Mark Kostabi Reveals the Inspiration Behind 5 of His Incredible Paintings

 In Art & Gallery News, Mark Kostabi

One of the most recognizable artists to emerge from the 1980 New York East Village art scene, neo-surrealist Mark Kostabi, is world-famous for his faceless figures that bring to life themes of love, isolation, technology, and modern anxieties.

 

“I’m consciously reflecting the time we live in,” Kostabi said in an interview during one of Park West’s recent online auction weekends. “In the 80s, I was painting faceless figures with Walkman radios and boom boxes and backpack computers because that was the new thing back then. But that’s all gone and now the Kostabi figures have iPhones.”

Every week, Park West live-streams into the homes and studios of some of our most popular artists, including Mark Kostabi. Here are some exclusive insights into five of his incredible paintings that Kostabi shared with the collectors during one of our online events:

 

“Inheritance”

“Inheritance,” Mark Kostabi

“This is obviously a very current painting. Here’s a facemask next to a child, our future, holding planet Earth with a thermometer in it. He’s checking the temperature of the globe because the future rests in the hands of the youth. . . There’s something about this painting, you can only appreciate seeing it in person . . . this white highlight, when you see this in person, the brushstrokes are actually circular. But it’s only when the client has it in their home that they can really appreciate that.”

 

“Going to the Distance”

“Going to the Distance,” Mark Kostabi

“Here’s another one that deals with 2020 but in a more playful way. This painting is called “Going to the Distance.” It’s obviously about social distancing. This superhero is measuring six-feet, he’s got a mask on and a cape because heroes wear capes.”

 

“Control Issues”

“Control Issues,” Mark Kostabi

“This painting has ambiguity in it. First of all, some things are crystal clear. This artist is under pressure to produce. The devil is coming out of the floorboards . . . and one claw-like hand is grabbing his ankle while the other is taking the money that the art dealer paid him. The artist is also under the influence in many ways, not only from the art dealer and social media, but alcoholism, the chain, and the security camera watching with the Eye of Sauron. But here is the ambiguous part: This woman… is she helping him or is she saying ‘paint faster’?”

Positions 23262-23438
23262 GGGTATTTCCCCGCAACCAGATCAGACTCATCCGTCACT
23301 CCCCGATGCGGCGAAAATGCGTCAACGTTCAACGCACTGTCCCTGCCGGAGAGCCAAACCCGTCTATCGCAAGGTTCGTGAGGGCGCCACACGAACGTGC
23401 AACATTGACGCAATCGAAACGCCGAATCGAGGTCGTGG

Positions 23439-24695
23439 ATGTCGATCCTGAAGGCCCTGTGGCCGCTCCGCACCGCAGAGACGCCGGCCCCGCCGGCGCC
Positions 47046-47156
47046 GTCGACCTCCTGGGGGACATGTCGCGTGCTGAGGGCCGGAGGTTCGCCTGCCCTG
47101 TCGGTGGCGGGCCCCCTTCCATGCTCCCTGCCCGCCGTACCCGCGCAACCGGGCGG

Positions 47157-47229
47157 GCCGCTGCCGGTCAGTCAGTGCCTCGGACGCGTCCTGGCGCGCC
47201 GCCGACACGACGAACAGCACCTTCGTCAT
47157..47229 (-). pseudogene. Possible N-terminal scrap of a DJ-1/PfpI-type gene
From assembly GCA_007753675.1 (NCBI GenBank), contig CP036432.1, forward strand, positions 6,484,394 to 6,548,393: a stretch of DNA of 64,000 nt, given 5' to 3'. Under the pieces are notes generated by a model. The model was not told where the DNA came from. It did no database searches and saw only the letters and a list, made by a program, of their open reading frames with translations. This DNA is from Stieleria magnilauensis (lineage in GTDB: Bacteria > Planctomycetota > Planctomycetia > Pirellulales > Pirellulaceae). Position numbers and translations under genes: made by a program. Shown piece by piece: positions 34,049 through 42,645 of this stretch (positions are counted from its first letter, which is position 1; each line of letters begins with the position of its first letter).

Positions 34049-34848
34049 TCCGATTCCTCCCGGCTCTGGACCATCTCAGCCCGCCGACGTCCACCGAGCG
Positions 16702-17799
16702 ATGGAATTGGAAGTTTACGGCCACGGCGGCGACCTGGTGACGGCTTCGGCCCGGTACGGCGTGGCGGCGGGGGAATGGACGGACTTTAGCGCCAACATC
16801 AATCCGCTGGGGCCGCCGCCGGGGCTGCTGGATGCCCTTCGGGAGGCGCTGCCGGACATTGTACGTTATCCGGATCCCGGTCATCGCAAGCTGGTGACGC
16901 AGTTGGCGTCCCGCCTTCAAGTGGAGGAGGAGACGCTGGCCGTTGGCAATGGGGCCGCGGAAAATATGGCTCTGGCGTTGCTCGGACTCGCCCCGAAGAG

“Not A Care in the World”

“Not a Care in the World,” Mark Kostabi

“Here is another musical painting. There’s a piano but the pianist is not there, instead there’s a sax player. There are two women dancing holding hands and holding cell phones. . . . This was inspired by a personal experience. Last year I went to a party, back when you could go to parties, and I witnessed this scene. I thought it was so emblematic of our times. They were about 20 years old, these two girls, and they were the only ones dancing to this live Jazz. They were dancing just like that, holding cell phones and holding hands.”

 

“Untitled”

“Untitled,” Mark Kostabi

“This has a lot of symbolism in it. Basically, down below, there’s two men playing tug of war but the rope is fraying, so once one of them wins, then they both lose because they fall off the cliff . . . but they have a chance if they’d stop fighting and see this red ladder. Then they could climb up the ladder and spend time with these two beautiful women who are celebrating peace, love, and freedom. It’s totally optimistic at the top, and it’s a cautionary tale at the bottom.”

To collect artwork from Mark Kostabi, attend one of our exciting live online auctions or contact a gallery consultant at +1-248-354-2343 or at sales@parkwestgallery.com

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A look inside the Immersive Van Gogh exhibition in Chicago. (Image via NBC Chicago.)